Glossary of Magnet Terminology

An anisotropic material has different properties in different directions. For example, wood which has a grain is stronger in some one direction than another. Like wood, neodymium magnets are also anisotropic. Even before it is magnetized, a neodymium magnet has a “preferred” magnetization direction. See our article All About Magnetization Direction for more info.
Neodymium magnets are made with a preferred magnetization direction which can not be changed. These materials are either manufactured in the influence of strong magnetic fields or pressed a specific way, and can only be magnetized through the preferred axis.

The result of plotting the value of the magnetic field (H) that is applied against the resultant flux density (B) achieved. This curve describes the qualities of any magnetic material.

The temperature at which a magnet loses all of its magnetic properties.

The second quadrant of the hysteresis loop, generally describing the behavior of magnetic characteristics in actual use. Also known as the B-H Curve.

A magnetizing force, typically in the direction opposite to the force used to magnetize it in the first place. Shock, vibration and temperature can also be demagnetizing forces.

A plot of magnetizing force versus resultant magnetization (also called a B/H curve) of the material as it is successively magnetized to saturation, demagnetized, magnetized in the opposite direction and finally remagnetized. With continued recycles, this plot will be a closed loop which completely describes the characteristics of the magnetic material.
The first quadrant of the loop (that is +X and +Y) is called the magnetization curve. It is of interest because it shows how much magnetizing force must be applied to saturate a magnet. The second quadrant (-X and +Y) is called the Demagnetization Curve.

A material that can be magnetized along any axis or direction (a magnetically unoriented material). The opposite of Anisotropic Magnet.

Partial demagnetization of the magnet, caused by exposure to high or low temperatures, external fields, shock, vibration, or other factors. These losses are only recoverable by remagnetization. Magnets can be stabilized against irreversible losses by partial demagnetization induced by temperature cycles or by external magnetic fields.

An area where the lines of flux are concentrated.

Also known as maximum service temperature, is the temperature at which the magnet may be exposed to continuously with no significant long-range instability or structural changes.

The north pole of a magnet is the one attracted to the magnetic north pole of the earth. This north-seeking pole is identified by the letter N. By accepted convention, the lines of flux travel from the north pole to the south pole.

Used to describe the direction of magnetization of a material. Orientation Direction – The direction in which an anisotropic magnet should be magnetized in order to achieve optimum magnetic properties.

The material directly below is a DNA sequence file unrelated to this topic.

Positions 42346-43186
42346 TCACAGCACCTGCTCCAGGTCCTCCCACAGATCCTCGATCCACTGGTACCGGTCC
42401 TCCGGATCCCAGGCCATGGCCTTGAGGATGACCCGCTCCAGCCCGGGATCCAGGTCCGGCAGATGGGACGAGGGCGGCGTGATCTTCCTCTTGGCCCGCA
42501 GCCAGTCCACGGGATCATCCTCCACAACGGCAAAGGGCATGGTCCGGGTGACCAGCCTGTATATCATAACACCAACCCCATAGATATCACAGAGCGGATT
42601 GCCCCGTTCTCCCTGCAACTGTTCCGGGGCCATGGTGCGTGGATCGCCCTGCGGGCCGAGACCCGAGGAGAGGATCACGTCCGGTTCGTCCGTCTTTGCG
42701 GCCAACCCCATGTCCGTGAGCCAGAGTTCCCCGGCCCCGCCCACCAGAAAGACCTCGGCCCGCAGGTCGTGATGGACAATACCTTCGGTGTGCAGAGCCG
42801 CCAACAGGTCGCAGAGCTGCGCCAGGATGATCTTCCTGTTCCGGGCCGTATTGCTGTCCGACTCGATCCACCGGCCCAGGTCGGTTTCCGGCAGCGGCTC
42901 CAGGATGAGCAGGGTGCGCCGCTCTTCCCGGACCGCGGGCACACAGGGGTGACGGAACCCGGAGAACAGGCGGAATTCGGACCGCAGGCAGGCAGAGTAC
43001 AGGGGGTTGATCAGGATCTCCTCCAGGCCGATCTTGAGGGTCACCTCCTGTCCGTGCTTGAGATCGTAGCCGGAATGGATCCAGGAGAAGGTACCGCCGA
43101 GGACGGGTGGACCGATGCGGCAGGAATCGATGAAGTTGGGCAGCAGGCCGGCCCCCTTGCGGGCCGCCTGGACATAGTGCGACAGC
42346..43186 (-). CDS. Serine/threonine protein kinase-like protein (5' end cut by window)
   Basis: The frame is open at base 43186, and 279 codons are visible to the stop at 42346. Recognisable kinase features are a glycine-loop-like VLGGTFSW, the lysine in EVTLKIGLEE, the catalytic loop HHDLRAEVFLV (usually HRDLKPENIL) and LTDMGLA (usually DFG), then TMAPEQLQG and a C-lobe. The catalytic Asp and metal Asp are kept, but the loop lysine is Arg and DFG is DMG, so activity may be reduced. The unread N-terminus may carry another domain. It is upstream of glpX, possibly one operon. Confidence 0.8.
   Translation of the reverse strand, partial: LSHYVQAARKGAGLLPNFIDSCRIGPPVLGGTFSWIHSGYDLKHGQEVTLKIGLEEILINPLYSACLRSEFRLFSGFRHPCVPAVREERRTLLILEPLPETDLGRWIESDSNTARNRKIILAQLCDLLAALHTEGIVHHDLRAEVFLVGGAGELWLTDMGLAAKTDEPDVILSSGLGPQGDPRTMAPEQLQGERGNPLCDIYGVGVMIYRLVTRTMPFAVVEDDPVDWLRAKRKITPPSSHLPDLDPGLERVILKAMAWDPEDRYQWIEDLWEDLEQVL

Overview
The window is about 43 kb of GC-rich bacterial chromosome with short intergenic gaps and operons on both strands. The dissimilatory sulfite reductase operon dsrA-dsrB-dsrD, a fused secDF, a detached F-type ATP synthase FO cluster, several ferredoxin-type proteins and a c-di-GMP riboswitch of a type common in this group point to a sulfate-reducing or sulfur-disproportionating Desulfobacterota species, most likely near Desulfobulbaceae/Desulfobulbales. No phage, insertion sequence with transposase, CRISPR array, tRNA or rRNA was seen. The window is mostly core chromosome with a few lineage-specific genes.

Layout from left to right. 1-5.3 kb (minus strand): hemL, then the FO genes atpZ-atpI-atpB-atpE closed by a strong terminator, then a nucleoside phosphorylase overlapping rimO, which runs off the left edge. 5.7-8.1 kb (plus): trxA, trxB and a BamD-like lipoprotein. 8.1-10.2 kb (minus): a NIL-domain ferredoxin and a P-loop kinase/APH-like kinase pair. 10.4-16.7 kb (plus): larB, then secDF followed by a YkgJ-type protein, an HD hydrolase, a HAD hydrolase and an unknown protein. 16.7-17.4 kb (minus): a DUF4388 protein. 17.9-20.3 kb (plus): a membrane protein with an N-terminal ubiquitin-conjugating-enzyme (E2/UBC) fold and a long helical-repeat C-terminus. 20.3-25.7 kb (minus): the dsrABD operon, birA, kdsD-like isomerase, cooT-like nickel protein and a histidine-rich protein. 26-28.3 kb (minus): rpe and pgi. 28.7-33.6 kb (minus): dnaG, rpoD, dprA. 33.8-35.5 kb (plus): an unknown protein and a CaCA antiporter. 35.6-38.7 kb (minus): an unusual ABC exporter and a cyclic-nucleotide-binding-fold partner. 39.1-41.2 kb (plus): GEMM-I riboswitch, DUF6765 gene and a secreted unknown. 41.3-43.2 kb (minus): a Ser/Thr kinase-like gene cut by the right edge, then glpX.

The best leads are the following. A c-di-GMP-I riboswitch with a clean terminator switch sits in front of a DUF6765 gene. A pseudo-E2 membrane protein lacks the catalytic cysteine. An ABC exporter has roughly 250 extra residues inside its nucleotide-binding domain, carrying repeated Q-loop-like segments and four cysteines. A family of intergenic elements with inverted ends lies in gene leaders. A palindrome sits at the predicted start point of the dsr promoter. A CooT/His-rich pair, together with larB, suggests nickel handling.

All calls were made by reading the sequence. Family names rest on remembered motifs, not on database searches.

Materials that are not attracted to magnetic fields (wood, plastic, aluminum, etc.)

A magnet that retains its magnetism after it is removed from a magnetic field. A permanent magnet is “always on”. Neodymium magnets are permanent magnets.

An area where the lines of magnetic flux are concentrated.

Most neodymium magnets are plated or coated in order to protect the magnet material from corrosion. Neodymium magnets are mostly composed of neodymium, iron, and boron. The iron in the magnet will rust if it is not sealed from the environment by some sort of plating or coating. Most of the neodymium magnets that we stock are triple plated in nickel-copper-nickel, but some are plated in gold, silver, or black nickel, while others are coated in epoxy, plastic or rubber.

Commonly used to describe high energy magnet material such as NdFeB (Neodymium-Iron-Boron) and SmCo (Samarium-Cobalt).

The south pole of a magnet is the one attracted to the south pole of the earth. This south-seeking pole is identified by the letter S. By accepted convention, the lines of flux travel from the north pole to the south pole.

The process of exposing a magnet or a magnetic assembly to elevated temperatures or external magnetic fields to demagnetize it to a predetermined level. Once done the magnet will suffer no future degradation when exposed to that level of demagnetizing influence.

The magnetic field strength at the surface of the magnet as measured by a Gauss meter.

A factor that is used to calculate the decrease in magnetic flux corresponding to an increase in operating temperature. The loss in magnetic flux is recovered when the operating temperature is decreased.

The S.I. unit for magnetic induction (flux density). One Tesla equals 10,000 Gauss.

The S.I. unit for total magnetic flux. The practical unit of magnetic flux. It is the amount of magnetic flux which, when linked at a uniform rate with a single-turn electric circuit during an interval of 1 second, will induce in this circuit an electromotive force of 1 volt.